Not Good Enough
The photo reconnaissance satellite designed for Weapons System-117 would have let the U.S. military see objects larger than 100-feet from space. This 100-foot resolution was sufficient for its original mission – to assess how effective the first wave of nuclear attacks on the Soviet Union had been. This “post-strike bomb damage assessment” would allow targets that had been missed by the nuclear armed SAC bombers to be retargeted for follow-on attacks. Because of the immediacy of the information, it required real-time electronic read-out of film developed on orbit.
The problem was that while 100-foot resolution was good enough to locate craters left in cities from space, it wasn’t sufficient for the new mission; to locate the new Soviet ICBM silos and bombers. In addition, the electronic read-out of film developed on orbit was nowhere near ready; it was too complex for its time and technology.
The CIA and Corona
The CIA convinced the Secretary of Defense that the best bet was to build a separate photo reconnaissance satellite carrying a camera that took pictures from space as it passed over the Soviet Union. Film from the camera would be de-orbited in a capsule that could survive the heat of re-entry from space. A parachute would slow the descent of the capsule, which would be snatched in mid-air over the Pacific Ocean by a recovery plane hooking its parachute. The idea was that this film-based spy satellite would be a short-term project until the Lockheed electronic readout version was in better shape.
This Project was code-named Corona.
The Flamingo Motel
In March 1958 a few unassuming guests checked into the Flamingo Motel in San Mateo, California, near the San Francisco airport. The CIA, and their primary contractors Lockheed, Kodak, Fairchild and GE, met to hash out their roles and the schedule. The CIA was the customer. Lockheed would integrate and assemble the satellites, Itek (which replaced Fairchild) would provide the camera, Kodak the film, and GE would provide the recovery system that would bring the exposed film through the fiery re-entry back to earth.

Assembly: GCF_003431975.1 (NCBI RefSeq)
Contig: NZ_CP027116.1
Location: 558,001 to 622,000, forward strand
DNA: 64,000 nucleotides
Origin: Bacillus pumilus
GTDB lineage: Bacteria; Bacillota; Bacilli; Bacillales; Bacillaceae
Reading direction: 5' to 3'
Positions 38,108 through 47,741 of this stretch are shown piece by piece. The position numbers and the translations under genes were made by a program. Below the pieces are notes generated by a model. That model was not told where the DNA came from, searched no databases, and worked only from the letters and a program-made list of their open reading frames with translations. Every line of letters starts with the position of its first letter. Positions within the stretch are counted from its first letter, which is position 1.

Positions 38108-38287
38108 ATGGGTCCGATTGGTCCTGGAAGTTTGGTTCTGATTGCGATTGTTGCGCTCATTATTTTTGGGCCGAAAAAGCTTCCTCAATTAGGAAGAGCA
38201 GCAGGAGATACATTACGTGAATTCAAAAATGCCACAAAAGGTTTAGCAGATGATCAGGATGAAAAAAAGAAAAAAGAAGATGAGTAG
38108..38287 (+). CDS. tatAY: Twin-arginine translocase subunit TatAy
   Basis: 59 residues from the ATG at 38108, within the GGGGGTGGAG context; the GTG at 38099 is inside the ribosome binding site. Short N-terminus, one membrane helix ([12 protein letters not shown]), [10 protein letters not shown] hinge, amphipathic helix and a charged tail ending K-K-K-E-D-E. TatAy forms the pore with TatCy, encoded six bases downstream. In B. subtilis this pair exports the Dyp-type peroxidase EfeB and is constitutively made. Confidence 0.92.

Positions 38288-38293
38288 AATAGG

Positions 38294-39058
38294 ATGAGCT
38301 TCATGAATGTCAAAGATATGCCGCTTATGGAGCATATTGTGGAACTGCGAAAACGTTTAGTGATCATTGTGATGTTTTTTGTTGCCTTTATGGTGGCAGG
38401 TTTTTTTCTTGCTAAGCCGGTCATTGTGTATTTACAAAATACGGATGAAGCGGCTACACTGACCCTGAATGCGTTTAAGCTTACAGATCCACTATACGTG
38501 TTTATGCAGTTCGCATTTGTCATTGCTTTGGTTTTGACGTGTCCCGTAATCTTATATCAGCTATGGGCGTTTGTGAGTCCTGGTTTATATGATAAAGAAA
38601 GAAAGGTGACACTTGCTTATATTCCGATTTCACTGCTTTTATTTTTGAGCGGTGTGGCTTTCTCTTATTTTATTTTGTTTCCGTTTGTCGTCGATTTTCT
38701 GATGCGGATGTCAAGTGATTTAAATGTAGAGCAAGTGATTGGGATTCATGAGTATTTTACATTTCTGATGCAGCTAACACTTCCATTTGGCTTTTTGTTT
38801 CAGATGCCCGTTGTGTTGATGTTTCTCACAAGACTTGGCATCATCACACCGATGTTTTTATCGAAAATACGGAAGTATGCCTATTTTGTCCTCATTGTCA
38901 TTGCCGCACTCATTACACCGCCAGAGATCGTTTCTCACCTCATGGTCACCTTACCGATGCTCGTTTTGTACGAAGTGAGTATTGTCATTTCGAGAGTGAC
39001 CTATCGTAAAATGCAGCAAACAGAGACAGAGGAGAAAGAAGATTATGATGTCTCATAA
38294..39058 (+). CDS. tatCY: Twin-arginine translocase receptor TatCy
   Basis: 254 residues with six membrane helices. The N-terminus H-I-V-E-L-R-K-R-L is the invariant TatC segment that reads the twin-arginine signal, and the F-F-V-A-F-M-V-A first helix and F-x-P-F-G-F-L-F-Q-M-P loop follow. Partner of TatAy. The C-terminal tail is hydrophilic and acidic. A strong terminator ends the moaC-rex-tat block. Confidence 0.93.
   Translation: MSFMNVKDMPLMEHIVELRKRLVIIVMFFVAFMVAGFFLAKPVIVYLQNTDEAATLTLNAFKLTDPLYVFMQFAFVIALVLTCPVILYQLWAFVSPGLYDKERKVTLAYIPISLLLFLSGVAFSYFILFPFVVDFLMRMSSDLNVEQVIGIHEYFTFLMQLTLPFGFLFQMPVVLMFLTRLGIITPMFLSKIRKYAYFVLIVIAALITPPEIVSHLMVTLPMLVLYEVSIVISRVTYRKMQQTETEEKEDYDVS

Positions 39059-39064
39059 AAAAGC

After the meeting, the Lockheed manager for Corona rented his own hotel room in Rickey’s Hyatt House in Palo Alto to start to plan the program. He needed to find a factory, separate from the already secret Polaris factory in Sunnyvale. He found an unused facility at the Hiller Helicopter factory on Willow Road in East Palo Alto which became the Lockheed “Advanced Projects” facility.
To hide the fact that we were launching high-resolution photo reconnaissance satellites over the Soviet Union, the CIA had the Air Force publically cancel the SAMOS photo reconnaissance portion of WS-117L. The program then was resurrected as a “deep black” “compartmentalized” CIA program. When the Corona satellites were launched the CIA used a “cover” story. They called the Corona satellites the “Discoverer” program and claimed it was an experimental program to develop and test satellite subsystems and explore environmental conditions in space. The film recovery capsule was described as a “biomedical capsule” for the recovery of biological specimens sent into space as an early test of how humans would react to manned spaceflight.
East Palo Alto – Lockheed’s Satellite Factory